She left to let me return to the situation of depression I am going through, and to continue waiting to follow her to my lovely city that I have always dreamt of reaching: JERUSALEM.
Devastated. This is me since you passed away Vittorio. This utter shock won’t leave me alone. It’s the fifth day since your heartless killers cut your life short.
When I learned that you were kidnapped on the 14th of April, we were just welcoming Majed, my brother, home, after 10 months of traveling around Europe. One hour after his arrival, my dad received a call informing him that Vittorio was kidnapped turning the festive atmosphere into sadness. I didn’t believe what I heard and I shouted, “Impossible! This can’t be true. And if so, he would be joking with his kidnappers repeating his favourite word ‘mushkili!’” I laughed but quickly paused as I read concern on everyone’s faces. I hurried to call you and I found out that your mobile was still turned off. Then my heartbeats started getting faster and faster as I tracked back my memories from the day before.
You texted me during the evening of the 13th saying, “I will be free at 16:00. Bring your drawing book to do my portrait. I have a bar of chocolate for you.” I called you multiple times since the morning of the 14th, expecting to meet you at Al-Salam Cafe, our favourite place at Gaza beach. It was turned off.
“You Italians beat Arabs when it comes to disrespecting time,” I remember thinking. I was planning to argue with you when I see you next or when you turn your mobile on again, thinking that you had cancelled on me. It didn’t come across my mind that there was any chance you could be in danger, here in Gaza where you always felt home! I am very sorry I misread the situation. You neither forgot about our meeting, nor my addiction to chocolate. And you wanted my drawing, until the day that I refuse to accept it being the last day of your life.
I’ve done your portrait, my dear, and I know you are smiling up there in paradise. With tears uncontrollably falling, I insisted to make it for you as I always promised. However, it breaks my heart that you weren’t able to see it. I wish I made it for you the moment you asked me to. I have to say that part of it was your fault. No. It was your humanity. You sometimes cancelled appointments with me so you go visit families of those who fell victim to the latest Israeli attack on Gaza, or to report on a new attack against fishermen by the Israeli Navy, or accompany farmers to their lands that Israel declared ‘a buffer-zone’.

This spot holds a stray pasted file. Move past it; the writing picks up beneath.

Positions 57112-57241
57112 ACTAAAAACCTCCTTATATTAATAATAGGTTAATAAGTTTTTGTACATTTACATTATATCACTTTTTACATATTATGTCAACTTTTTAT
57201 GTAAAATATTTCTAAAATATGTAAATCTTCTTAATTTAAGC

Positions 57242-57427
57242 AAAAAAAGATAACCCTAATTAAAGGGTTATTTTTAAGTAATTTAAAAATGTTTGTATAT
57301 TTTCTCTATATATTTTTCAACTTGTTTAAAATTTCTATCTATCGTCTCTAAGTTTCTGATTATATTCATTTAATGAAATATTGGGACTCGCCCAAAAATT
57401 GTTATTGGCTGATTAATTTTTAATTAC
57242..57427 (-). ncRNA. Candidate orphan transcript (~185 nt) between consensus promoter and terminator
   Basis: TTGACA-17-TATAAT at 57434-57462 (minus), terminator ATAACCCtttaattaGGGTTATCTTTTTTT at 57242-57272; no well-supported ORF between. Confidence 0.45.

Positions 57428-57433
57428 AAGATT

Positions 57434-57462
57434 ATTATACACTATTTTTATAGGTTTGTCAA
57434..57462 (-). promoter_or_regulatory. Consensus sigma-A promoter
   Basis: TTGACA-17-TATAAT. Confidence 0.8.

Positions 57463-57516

You called me on the 7th of April on Friday to inform me that you delayed your travel to Italy because there were talks about another Israeli offensive on Gaza. You said then sarcastically, “Don’t worry. You have more time now to do my portrait.”
I sometimes think silently, “perhaps if you weren’t truly humane, and you didn’t care that much about the people of Gaza, this wouldn’t have happened to you, and you would be safe in Italy now.”
I know that I should not think in this way but it is my unspeakable shock over your loss that leads me to such thoughts. I went to your funeral trying to accept that you’re gone for good. I tried to be strong for you. I kept reminding myself that for a great hero like you, we shouldn’t sigh, but we should celebrate your life that you devoted in pursuit of justice for the oppressed, your courage and nobel cause.
On the third day of your funeral, your mother showed presence through a live call. Your mother is as great as you. The sorrow over your loss made Palestinians united, and your mother managed to make Italy and Gaza united, singing in one voice, “Bella Ciao.”After we finished singing “Bella Ciao” together, I spoke to your mother, assuring her that “revolutionaries never die!”
My dear Vik, I want you to know that you only left us in body but your soul will be living forever. I want you to be sure that everybody who believes in you and in justice for Palestine will keep on taking your path. I want you to know that you are our hero; you define humanity for us. ‘Stay human’ was the motto that guided every step you took. Dear Vik, you are the winner that you wanted to be. You are the dreamer who never gives up. So I hope now, my dear friend, you are resting in peace.
It hurts when I see the people I love bleeding tears. The only thing that comforts me is the fact, that we are Palestinians. Being a Palestinian means that we have strength in spite of injustice, hope in spite of the misery, and smiles in spite of pains.
Escaping from final exams pressure, I went to a wedding with my sisters. Everyone around me was smiling, clapping and dancing for the bride and the groom except for me. My smile turned into tears.
I incidentally met an old friend, from whom I had not heard anything since the ninth grade. We had been in the same class until I moved to another school. I was so happy to see her after five years. However, her situation made me feel sad.